• Silver Level (51-69 percent): Demonstrates progress in achieving intelligent and interoperable benefits through current best practices in building automation.
  • 1-50 percent: Demonstrates movement beyond awareness and commitment to sound building automation interoperability to improve level of intelligence.

Pierce Hall, for example, got its lowest rating in degraded mode operation, which looks at the availability of backup power. Because the facility is made up of four separate residential buildings, all 50 years old, there is no backup power.

“If the lights are out, they’re out, and the students are sitting in the dark,” concedes Nagy.

The Wolstein Research Building, primarily a wet laboratory facility which operates 24/7, uses more energy than any other building on campus in large part because it requires 100 percent exhausted air, but the building has no heat recovery system.

One strategy that CWRU has implemented is the installation of Aircuity’s Optinet system in over 40 labs to better manage the air handling. This system continuously monitors air quality and cleanliness by measuring carbon dioxide, temperature, humidity, particulates, and total volatile organic compounds on a real-time basis.  Air changes are adjusted up or down on demand to maintain a safe working environment.  This is particularly beneficial on off hours when no one is occupying a given space and, therefore, the required air changes are lower.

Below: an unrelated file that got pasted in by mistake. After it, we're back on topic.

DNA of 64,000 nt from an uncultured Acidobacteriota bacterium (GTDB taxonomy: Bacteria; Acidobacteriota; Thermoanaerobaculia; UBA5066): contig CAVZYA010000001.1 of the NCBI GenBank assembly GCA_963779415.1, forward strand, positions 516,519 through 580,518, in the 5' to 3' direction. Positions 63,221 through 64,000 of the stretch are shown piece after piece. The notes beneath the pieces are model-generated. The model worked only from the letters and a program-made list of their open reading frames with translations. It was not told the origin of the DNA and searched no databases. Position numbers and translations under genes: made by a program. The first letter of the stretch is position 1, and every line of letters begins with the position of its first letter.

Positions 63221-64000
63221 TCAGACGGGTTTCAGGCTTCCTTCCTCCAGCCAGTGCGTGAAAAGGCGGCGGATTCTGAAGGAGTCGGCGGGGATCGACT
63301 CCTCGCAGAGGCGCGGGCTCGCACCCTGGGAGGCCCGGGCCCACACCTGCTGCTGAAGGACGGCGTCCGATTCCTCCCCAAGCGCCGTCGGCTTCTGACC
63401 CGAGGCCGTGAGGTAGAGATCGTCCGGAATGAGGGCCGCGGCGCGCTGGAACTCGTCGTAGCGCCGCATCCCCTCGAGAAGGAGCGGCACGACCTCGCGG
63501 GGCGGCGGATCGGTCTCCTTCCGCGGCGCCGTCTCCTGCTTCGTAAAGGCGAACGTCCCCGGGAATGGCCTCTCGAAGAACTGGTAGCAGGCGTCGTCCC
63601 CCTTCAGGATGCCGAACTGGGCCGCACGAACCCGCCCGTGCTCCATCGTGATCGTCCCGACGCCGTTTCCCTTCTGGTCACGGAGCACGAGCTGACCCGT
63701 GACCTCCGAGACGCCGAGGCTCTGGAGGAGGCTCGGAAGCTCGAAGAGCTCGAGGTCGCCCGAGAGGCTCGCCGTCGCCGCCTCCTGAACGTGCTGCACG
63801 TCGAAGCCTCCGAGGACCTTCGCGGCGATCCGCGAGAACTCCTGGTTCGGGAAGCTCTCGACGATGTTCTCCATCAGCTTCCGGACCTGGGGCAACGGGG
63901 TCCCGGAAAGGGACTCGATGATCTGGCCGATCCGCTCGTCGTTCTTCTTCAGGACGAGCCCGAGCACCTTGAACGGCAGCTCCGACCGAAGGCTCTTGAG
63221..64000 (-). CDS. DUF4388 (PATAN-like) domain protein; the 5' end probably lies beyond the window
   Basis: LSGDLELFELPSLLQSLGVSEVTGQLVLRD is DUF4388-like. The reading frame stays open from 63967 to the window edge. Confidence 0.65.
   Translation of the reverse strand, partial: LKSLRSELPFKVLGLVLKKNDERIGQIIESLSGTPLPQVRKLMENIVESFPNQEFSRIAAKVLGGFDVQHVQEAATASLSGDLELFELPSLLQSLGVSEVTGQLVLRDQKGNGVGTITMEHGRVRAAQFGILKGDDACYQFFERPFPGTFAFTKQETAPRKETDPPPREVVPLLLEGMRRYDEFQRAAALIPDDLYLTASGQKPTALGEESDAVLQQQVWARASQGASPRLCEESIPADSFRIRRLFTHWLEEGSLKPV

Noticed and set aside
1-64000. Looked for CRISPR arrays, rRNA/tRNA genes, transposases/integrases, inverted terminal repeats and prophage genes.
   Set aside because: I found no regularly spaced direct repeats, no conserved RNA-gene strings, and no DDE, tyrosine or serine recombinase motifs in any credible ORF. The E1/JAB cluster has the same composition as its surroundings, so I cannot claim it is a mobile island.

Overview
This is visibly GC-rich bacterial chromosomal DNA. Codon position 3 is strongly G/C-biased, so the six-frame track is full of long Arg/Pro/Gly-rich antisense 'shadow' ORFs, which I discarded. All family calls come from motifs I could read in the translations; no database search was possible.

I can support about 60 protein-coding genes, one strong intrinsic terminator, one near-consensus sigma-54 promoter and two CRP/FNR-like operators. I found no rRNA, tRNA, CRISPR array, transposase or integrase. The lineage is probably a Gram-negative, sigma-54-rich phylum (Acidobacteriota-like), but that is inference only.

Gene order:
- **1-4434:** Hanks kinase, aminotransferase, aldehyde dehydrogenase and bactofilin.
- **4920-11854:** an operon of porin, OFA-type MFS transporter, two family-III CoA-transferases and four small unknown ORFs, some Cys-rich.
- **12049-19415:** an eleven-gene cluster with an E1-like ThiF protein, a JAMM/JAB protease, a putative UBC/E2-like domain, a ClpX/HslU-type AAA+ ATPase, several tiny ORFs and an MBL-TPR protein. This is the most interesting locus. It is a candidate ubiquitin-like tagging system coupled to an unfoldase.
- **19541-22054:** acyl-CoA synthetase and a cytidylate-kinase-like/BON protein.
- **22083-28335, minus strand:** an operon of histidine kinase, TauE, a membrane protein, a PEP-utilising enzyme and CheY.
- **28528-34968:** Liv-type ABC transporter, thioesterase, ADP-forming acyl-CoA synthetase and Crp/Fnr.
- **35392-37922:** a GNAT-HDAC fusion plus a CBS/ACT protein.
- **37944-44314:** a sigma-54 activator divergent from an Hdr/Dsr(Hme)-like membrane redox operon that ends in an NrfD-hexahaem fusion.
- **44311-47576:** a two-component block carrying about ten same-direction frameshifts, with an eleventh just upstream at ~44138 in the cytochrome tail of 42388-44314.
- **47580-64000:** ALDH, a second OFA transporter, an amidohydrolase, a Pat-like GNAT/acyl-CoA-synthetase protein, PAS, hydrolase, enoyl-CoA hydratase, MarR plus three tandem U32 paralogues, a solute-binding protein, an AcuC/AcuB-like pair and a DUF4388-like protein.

Cisco also provided a “carbon calculator” to determine how much the University would have to invest in order to reduce its carbon footprint by a certain percentage, therefore providing a return on investment for administrators to consider.

Looking Ahead

The final step in the process was to measure the CRE concepts against the LEED requirements and determine which would offer the most effectiveness with the lowest investment.

“From there, Cisco created a technology road map for us,” says Nagy.

To better meter utilities, for example, Cisco recommended sub-metering the Peter B. Lewis Building. All faculty offices are located along the outside of the building, while classrooms and gathering spaces are in the middle. The building could be zoned for occupancy: Faculty offices are rarely used after 10 p.m., while students congregate in the classrooms and meeting spaces 24/7.